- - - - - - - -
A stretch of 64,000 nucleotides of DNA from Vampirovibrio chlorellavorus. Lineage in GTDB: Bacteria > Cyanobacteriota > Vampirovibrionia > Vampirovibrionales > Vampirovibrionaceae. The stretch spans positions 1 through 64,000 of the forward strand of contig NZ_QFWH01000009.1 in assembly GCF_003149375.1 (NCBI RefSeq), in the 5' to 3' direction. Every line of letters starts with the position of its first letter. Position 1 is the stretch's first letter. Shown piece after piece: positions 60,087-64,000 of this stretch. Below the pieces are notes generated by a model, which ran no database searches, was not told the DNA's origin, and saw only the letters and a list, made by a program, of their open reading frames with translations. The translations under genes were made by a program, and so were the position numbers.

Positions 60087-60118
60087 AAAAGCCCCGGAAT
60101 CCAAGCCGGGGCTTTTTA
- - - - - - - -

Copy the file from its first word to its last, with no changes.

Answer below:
A stretch of 64,000 nucleotides of DNA from Vampirovibrio chlorellavorus. Lineage in GTDB: Bacteria > Cyanobacteriota > Vampirovibrionia > Vampirovibrionales > Vampirovibrionaceae. The stretch spans positions 1 through 64,000 of the forward strand of contig NZ_QFWH01000009.1 in assembly GCF_003149375.1 (NCBI RefSeq), in the 5' to 3' direction. Every line of letters starts with the position of its first letter. Position 1 is the stretch's first letter. Shown piece after piece: positions 60,087-64,000 of this stretch. Below the pieces are notes generated by a model, which ran no database searches, was not told the DNA's origin, and saw only the letters and a list, made by a program, of their open reading frames with translations. The translations under genes were made by a program, and so were the position numbers.

Positions 60087-60118
60087 AAAAGCCCCGGAAT
60101 CCAAGCCGGGGCTTTTTA